From easy beginnings to dramatic endings and everything in between, tempt your tastebuds with 20 tantalizing Mardi Gras recipes. I’ve teamed up with Grits and Pinecones to help you “laissez les bon temps rouler!”
1. Shrimp Étouffée – Shrimp Étouffée is classic New Orleans at its best. It’s perfect for Mardi Gras with spicy shrimp cooked in a delicious roux based sauce.
2. Easy Chicken and Sausage Jambalaya – Easy Chicken and Sausage Jambalaya, from Grits and Pinecones, is the ultimate Mardi Gras food. It’s a staple found all along the Gulf Coast, but especially in Southern Louisiana. You won’t believe how easy it is to prepare and it’s perfect for a quick weeknight meal with your family. Easy Chicken and Sausage Jambalaya is also a great make-ahead dish to serve company.
3. New Orleans Beignets – In New Orleans, beignets are a fried yeasted dough served with confectioners’ sugar on top. They are traditionally prepared right before they’re served to be eaten fresh and hot. They were brought to New Orleans in the 18th century by French colonists, and made famous by Café du Monde.
4. New Orleans Shrimp Remoulade – Shrimp Remoulade (pronounced ruma-lahd) is a quintessential New Orleans dish composed of cold boiled shrimp, paired with a spicy mustard-based dressing. It is generally served as a first course appetizer, making it perfect for Mardi Gras celebrations. I generally serve it on a bed of lettuce or in a stemmed wine glass to awaken my guest’s taste buds.
5. Easy Hurricane Cocktail Recipe -“Laissez les bons temps rouler!” Let the good times roll! That sums up Mardi Gras. And no Mardi Gras celebration is complete without the famous Hurricane Cocktail.
6. Mardi Gras King Cake – King Cake is an ultimate New Orleans confection. It’s basically a giant cinnamon roll decorated in Mardi Gras colors. Purple signifies justice; green denotes faith; and gold or yellow signifies power. Traditionally, a tiny plastic baby is hidden in the King Cake. Whoever, ends up with the baby is named “King” for a day and bound by custom to host the next party and provide the King Cake.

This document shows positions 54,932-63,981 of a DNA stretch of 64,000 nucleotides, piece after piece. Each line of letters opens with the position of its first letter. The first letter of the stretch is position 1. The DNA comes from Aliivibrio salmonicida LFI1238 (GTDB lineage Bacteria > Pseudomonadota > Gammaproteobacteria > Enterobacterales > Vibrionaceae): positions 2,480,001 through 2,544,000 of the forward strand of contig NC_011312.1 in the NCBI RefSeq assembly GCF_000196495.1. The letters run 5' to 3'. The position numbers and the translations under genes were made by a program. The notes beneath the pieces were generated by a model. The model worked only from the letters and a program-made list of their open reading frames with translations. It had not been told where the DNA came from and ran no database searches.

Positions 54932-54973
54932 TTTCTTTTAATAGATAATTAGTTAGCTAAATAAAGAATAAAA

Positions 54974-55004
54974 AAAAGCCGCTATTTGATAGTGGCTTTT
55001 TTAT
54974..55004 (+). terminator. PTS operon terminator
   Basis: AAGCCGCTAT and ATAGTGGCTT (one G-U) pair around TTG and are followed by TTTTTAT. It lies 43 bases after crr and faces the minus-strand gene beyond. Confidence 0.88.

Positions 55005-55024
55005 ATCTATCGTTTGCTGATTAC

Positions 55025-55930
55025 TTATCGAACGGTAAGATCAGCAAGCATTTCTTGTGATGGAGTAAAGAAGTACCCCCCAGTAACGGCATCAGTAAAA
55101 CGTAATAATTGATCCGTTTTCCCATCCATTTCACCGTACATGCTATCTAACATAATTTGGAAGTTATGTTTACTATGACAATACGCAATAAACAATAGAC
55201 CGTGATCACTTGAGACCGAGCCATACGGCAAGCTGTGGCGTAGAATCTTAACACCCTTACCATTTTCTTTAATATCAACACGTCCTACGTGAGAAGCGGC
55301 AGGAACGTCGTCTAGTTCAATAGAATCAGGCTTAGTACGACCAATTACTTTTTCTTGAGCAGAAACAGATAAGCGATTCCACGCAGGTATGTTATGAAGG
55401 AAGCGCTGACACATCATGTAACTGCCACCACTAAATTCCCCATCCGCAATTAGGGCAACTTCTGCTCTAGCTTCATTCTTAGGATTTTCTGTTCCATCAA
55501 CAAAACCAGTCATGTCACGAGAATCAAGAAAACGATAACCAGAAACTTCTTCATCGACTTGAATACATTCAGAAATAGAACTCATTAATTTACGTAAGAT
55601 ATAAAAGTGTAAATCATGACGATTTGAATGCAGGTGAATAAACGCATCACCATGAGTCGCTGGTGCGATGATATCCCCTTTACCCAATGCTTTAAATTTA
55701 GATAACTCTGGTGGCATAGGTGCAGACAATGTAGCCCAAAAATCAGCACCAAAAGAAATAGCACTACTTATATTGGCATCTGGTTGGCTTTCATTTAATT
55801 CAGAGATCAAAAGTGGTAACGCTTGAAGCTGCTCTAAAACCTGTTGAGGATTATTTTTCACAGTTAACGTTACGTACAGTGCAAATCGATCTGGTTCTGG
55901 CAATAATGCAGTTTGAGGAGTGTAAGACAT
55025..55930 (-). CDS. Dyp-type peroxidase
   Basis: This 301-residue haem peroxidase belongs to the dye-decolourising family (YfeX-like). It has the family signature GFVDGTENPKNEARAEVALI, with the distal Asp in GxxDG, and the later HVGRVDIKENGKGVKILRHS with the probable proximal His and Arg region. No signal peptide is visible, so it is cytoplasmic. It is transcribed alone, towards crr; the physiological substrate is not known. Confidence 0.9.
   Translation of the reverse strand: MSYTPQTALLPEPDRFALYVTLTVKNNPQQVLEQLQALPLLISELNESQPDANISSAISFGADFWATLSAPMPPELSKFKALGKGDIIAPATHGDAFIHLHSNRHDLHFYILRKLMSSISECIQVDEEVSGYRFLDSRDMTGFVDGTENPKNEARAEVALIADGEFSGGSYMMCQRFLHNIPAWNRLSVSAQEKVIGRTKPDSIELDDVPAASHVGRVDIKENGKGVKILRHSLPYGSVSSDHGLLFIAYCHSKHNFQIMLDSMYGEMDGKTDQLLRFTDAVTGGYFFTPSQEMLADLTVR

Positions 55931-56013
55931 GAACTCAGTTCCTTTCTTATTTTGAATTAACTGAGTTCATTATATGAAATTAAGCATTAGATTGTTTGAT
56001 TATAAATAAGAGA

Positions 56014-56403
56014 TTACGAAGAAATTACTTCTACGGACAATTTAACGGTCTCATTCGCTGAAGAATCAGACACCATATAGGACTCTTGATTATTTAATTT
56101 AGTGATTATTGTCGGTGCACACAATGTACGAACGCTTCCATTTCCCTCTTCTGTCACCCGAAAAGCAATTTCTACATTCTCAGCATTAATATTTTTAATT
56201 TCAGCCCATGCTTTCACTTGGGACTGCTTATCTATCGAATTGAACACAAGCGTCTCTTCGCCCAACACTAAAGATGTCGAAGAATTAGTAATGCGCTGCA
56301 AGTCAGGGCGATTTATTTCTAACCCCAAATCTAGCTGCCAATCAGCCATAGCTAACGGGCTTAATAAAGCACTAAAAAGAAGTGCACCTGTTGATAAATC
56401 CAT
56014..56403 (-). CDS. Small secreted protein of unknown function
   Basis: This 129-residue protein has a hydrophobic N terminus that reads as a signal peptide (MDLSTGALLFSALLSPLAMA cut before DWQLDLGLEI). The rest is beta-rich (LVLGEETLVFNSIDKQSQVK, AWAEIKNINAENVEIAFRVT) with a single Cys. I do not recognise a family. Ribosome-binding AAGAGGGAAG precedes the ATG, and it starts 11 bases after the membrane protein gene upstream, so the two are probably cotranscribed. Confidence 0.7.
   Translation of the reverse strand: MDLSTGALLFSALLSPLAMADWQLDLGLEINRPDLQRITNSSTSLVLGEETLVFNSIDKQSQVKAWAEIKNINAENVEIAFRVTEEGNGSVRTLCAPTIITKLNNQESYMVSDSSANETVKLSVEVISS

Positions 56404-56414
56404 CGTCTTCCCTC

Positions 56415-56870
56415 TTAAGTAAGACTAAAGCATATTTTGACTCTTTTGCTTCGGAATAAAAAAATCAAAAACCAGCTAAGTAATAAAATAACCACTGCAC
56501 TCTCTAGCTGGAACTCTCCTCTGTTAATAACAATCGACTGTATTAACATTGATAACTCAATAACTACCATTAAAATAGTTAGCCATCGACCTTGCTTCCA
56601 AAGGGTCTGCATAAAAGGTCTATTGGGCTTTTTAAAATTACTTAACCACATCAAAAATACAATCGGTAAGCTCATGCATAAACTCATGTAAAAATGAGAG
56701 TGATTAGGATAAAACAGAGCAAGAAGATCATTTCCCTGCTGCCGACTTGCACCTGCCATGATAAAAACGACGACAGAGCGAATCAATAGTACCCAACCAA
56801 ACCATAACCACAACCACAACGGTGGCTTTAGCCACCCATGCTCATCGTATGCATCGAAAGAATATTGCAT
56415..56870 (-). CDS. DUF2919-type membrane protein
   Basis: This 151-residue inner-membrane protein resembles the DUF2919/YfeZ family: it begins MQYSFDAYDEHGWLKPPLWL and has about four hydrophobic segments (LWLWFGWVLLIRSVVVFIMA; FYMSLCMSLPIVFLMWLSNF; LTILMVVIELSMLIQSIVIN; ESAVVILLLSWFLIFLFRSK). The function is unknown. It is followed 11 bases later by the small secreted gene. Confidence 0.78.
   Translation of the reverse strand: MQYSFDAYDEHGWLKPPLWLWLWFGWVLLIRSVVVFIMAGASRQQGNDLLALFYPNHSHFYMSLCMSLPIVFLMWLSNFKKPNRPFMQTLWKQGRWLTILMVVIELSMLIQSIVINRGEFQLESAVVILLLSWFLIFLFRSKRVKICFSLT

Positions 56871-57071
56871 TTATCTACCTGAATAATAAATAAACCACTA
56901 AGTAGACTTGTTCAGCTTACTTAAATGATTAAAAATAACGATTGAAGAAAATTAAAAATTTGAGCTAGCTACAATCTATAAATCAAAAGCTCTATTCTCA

7. Spicy New Orleans Shrimp Creole – Shrimp Creole is a classic New Orleans dish with both Spanish and French undertones. It consists of shrimp cooked in a spicy mixture of diced tomatoes and the trinity (onion, celery and bell pepper). Traditionally, shrimp creole is served with cooked white rice. Add a piece of freshly baked crusty french bread for an amazing meal!
8. Cajun Chicken Fricassee – Chicken Fricassee is really a French stew that is typically cooked in a white wine sauce. This recipe is the Cajun version that is made with a traditional roux, and contains the holy trinity highlighted with Cajun seasonings. It’s easy to make and incredible to taste!
9. Mardi Gras Cupcakes with Cinnamon Buttercream Frosting – Laissez les bon temps rouler with these easy to make Mardi Gras Cupcakes with Cinnamon Buttercream Frosting. Inside is a surprise that will delight even your most picky critic!
10. Low-Fuss Chicken and Smoked Sausage Gumbo – Gumbo is a type of stew that originated in southern Louisiana during the 18th century. It consists primarily of a some sort of stock, meat or shellfish, a roux, and the “Holy Trinity” (onions, celery, and bell peppers). What if you could make this delicious dish without all of the fuss and the oil that traditionally accompanies the roux? Well you can with this Low-Fuss Chicken and Smoked Sausage Gumbo!